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Online Marketing : When the Cookies Crumble

Delivering consumer value in a post-cookie online marketing world

June 2014 By Keith Johnson
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Cookies are in the news lately—or rather, the diminishing influence of Web cookies. And it has some marketers wondering if they're going to be able to continue gathering the kind of data necessary to deliver targeted, relevant offers and messages online.

Today, almost everyone knows a cookie is a small nugget of data sent from a website to a computer user's Web browser (Internet Explorer, Safari, etc.). Stored in the browser, cookies contain information about users' activity on the website and can be read when the users return—offering insights into their interests, and fueling an explosion in highly relevant online advertising.

It is precisely this type of relevant advertising that provides value for both the consumer and advertiser. And as long as the advertisers are happy, they will keep funding the cost of all of the free digital content consumers love.

Now marketers are worried that cookies may be going away, thanks to rising consumer awareness and concern about privacy issues, and the explosive growth in mobile devices accessing the Internet (because they typically don't accept cookies).

Both of these trends are very real and, as a result, cookies are becoming less effective for certain uses. But that doesn't mean the end of relevant online advertising or the demise of digital.

The Impact
To begin with, not all cookies are affected. When you visit a typical website, you don't get just one cookie; you may get a dozen, and often many more.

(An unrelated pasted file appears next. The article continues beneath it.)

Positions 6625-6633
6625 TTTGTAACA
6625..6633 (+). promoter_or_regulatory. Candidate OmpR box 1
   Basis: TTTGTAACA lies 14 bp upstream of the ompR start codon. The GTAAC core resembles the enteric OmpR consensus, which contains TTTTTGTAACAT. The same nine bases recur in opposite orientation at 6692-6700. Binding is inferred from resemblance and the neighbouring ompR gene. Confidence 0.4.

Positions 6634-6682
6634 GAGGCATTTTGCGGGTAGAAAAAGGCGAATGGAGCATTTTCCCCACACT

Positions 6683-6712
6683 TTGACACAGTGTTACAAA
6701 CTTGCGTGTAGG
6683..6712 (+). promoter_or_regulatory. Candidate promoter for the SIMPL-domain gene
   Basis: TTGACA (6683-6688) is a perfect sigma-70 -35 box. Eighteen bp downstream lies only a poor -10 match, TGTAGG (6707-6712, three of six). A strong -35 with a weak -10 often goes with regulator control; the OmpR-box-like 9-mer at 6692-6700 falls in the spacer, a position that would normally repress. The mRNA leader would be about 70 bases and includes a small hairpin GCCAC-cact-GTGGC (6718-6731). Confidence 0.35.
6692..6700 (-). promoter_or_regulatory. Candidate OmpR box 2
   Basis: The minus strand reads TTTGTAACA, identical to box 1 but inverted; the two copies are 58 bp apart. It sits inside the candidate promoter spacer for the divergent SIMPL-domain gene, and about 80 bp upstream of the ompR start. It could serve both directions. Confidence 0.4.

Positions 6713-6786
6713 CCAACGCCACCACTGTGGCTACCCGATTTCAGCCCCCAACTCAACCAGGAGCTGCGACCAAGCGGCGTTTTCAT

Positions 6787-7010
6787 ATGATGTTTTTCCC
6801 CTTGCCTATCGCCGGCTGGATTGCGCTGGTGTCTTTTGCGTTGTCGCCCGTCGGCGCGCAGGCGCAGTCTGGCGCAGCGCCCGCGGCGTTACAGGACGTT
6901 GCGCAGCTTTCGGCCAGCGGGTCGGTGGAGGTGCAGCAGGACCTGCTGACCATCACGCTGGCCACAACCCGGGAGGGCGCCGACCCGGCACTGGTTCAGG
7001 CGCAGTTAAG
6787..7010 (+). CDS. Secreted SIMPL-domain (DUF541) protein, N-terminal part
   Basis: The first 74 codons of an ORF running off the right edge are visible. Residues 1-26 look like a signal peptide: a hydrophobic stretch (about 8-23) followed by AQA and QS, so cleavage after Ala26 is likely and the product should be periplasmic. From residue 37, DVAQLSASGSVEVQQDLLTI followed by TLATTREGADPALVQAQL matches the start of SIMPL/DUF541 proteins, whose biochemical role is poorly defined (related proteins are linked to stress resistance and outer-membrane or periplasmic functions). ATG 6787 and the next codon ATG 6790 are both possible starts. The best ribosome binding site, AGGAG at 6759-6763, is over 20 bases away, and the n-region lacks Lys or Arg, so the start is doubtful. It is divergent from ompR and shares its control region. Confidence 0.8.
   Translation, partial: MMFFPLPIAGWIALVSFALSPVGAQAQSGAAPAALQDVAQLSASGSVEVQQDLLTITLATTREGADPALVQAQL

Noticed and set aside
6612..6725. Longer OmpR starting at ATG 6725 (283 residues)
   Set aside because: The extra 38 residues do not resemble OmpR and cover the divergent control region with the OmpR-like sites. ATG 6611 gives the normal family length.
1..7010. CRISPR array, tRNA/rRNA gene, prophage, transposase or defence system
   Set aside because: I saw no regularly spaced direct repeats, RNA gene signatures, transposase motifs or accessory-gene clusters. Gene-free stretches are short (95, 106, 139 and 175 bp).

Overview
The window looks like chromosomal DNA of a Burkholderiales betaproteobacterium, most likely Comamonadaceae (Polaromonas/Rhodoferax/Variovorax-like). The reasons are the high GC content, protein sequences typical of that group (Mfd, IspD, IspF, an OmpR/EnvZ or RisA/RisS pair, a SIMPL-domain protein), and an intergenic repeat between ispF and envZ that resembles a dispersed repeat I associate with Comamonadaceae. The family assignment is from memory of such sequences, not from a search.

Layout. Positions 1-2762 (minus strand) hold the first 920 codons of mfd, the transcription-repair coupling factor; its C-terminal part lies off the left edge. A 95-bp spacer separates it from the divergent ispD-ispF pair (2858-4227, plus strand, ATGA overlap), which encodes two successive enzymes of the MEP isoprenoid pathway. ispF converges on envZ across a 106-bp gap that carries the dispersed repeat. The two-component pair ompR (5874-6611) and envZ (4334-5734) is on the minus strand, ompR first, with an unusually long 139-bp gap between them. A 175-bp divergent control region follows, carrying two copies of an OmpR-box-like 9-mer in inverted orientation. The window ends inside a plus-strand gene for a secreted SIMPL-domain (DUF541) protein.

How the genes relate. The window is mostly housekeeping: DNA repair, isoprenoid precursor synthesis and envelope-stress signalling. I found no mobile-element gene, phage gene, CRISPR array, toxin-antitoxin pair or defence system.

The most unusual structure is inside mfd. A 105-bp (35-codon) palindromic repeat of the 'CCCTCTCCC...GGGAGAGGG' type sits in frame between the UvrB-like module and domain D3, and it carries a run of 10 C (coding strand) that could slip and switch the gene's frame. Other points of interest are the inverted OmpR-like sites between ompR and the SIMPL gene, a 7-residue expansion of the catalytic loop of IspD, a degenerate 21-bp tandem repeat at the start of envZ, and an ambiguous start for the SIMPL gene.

Cookies set by the website publisher are known as first-party cookies. Others come from ad networks that display banner ads on the site, or from providers of other sponsored content or services, and are known as third-party cookies. Still others—like those from social media companies, which are often initially set on the social media site but collect data primarily in a third-party context on other sites—occupy a strange middle ground, often allowing them to collect identified data in third-party contexts.

Third parties are the primary targets of "Do-Not-Track" technology. First-party cookies and other permission-based tools may remain largely unaffected, because the consumer has given consent to the first party. So marketers will still be able to accumulate data regarding the activities of their own customers when they visit the website, as long as the marketer has obtained the appropriate levels of consumer consent.

 

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